Conservation Officer Matthew Holmes
August 10, 2023

Thompson and Meserve’s Purchase, NH – On the afternoon of Wednesday, August 9, 2023, rescue personnel from around the state teamed up to help a severely injured hiker off of Mount Madison. At approximately 12:15 p.m., Susan Beaudoin, 54, from Quebec, Canada, slipped and fell from a perched rock on the Daniel Webster Scout Trail, sustaining a very serious leg injury. Following the incident, Beaudoin’s husband ran up the trail to locate an area of cell phone coverage and ultimately made a 911 call for help.

New Hampshire Fish and Game Department Conservation Officers were notified of the incident at approximately 1:00 p.m. A Conservation Officer was eventually able to make cell phone contact with the reporting party and also receive text message pictures of the injury. The pictures made it blatantly clear the injury could be potentially life threating, so a response was initiated accordingly. Rescue personnel from the Androscoggin Valley Search and Rescue Team (AVSAR), Appalachian Mountain Club (AMC), New Hampshire Army National Guard, and additional New Hampshire Fish and Game Department Conservation Officers were all called upon to respond for emergency assistance.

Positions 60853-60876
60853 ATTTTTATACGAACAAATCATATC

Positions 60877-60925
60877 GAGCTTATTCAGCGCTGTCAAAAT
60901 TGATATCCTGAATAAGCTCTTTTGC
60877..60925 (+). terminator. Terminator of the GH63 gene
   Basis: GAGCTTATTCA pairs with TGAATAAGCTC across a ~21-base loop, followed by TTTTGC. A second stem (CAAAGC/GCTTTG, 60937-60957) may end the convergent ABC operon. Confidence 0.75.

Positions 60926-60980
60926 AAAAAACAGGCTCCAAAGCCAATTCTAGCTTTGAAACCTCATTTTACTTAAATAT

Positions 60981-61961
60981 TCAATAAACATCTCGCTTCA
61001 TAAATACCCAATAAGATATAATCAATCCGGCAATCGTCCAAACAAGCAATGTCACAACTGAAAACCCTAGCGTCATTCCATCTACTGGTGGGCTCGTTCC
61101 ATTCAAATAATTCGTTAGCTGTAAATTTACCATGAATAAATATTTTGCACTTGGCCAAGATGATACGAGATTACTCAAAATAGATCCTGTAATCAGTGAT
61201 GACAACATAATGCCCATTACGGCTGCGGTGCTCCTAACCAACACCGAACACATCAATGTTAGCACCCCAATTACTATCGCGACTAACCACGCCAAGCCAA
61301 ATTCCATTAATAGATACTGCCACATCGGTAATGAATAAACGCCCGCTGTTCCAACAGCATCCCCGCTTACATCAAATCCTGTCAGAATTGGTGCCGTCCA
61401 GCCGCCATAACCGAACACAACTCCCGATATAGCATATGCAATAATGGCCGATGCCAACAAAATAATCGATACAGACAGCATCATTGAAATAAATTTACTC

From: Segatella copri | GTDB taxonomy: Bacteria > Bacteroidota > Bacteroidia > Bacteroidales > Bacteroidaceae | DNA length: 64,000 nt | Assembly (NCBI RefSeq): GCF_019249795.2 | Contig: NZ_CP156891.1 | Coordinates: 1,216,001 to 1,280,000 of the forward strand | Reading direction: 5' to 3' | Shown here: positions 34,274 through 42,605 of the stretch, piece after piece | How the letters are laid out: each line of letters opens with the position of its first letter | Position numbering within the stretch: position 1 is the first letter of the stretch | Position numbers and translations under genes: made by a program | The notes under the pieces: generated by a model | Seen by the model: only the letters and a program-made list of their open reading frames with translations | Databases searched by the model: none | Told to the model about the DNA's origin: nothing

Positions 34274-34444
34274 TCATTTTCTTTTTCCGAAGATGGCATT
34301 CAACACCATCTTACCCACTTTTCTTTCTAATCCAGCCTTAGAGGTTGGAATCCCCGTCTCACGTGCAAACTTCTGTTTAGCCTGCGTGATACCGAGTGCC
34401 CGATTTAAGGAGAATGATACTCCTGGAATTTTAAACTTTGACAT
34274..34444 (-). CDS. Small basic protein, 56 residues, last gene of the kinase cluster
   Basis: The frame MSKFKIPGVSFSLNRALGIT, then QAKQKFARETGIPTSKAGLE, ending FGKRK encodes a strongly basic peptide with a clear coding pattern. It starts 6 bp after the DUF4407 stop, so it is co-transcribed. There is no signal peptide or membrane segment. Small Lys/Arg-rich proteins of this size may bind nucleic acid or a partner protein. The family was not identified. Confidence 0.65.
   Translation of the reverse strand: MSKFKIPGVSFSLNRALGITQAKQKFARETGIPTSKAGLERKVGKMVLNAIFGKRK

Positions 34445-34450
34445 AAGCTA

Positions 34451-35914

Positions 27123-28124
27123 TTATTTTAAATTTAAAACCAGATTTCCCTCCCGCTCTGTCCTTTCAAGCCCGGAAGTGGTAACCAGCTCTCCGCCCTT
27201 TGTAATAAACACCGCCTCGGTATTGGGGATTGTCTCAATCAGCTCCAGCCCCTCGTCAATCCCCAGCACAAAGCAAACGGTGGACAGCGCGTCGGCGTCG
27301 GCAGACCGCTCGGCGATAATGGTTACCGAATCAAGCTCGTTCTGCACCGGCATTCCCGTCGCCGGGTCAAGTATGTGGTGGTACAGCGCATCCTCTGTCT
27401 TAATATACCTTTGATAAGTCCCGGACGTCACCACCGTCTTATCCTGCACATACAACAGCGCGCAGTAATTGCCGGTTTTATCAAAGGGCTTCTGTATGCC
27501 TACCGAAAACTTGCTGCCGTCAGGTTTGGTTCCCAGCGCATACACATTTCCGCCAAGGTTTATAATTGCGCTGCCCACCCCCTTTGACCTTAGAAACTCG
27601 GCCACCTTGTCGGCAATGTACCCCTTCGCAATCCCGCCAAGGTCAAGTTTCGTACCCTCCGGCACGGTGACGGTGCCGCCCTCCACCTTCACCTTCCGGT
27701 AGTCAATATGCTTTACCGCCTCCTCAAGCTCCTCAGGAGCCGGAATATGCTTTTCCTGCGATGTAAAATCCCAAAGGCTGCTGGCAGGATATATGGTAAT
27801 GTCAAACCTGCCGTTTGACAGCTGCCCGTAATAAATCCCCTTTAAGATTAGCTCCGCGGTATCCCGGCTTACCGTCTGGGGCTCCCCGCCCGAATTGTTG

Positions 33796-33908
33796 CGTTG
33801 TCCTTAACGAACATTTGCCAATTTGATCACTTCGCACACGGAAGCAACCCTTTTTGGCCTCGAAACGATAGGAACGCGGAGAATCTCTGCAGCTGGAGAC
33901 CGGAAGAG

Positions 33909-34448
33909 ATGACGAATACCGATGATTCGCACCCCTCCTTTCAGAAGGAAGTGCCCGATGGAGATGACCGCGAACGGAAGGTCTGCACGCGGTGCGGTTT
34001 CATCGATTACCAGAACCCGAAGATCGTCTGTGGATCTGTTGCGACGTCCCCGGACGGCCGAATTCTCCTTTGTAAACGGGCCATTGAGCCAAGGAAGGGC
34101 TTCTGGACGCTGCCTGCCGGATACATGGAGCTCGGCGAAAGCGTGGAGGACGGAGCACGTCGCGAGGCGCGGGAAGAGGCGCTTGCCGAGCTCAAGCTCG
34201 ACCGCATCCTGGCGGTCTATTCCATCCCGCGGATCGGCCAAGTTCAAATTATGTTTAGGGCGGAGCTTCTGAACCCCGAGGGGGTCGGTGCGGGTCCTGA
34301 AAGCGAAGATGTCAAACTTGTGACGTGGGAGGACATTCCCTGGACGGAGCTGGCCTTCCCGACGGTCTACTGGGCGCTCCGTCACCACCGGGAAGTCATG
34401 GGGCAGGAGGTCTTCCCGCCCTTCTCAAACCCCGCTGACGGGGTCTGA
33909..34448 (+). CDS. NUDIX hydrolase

Ground personnel hiked over 2 miles from both Dolly Copp Campground in Pinkham Notch and from the AMC Madison Spring Hut, arriving at Beadoin’s location at approximately 2:45 p.m. Additional first aid was rendered to Beaudoin, and a suitable location was identified for a helicopter hoist extraction.

At approximately 4:00 p.m., a helicopter crew from the New Hampshire Army National Guard arrived on scene, having flown north from Concord. Once on scene, the crew utilized a winch line to provide ground crews with a litter. Beaudoin was ultimately secured in the litter and hoisted up through the trees to the hovering helicopter. She was then transported by air straight to

Memorial Hospital in North Conway for further evaluation and treatment of her injuries. Although severe, all indications at that time of the extraction indicated that Beaudoin would survive her ordeal.

Beaudoin and her husband were both experienced hikers who were well prepared for their adventure. They had checked the weather prior to ascending into the mountains for the day and were prepared with the knowledge of whom to call in case of an emergency. Rescue crews were equally prepared, and upon receiving the call responded with the right equipment, knowledge, and attitude required to save life and limb in the remote corners of the state.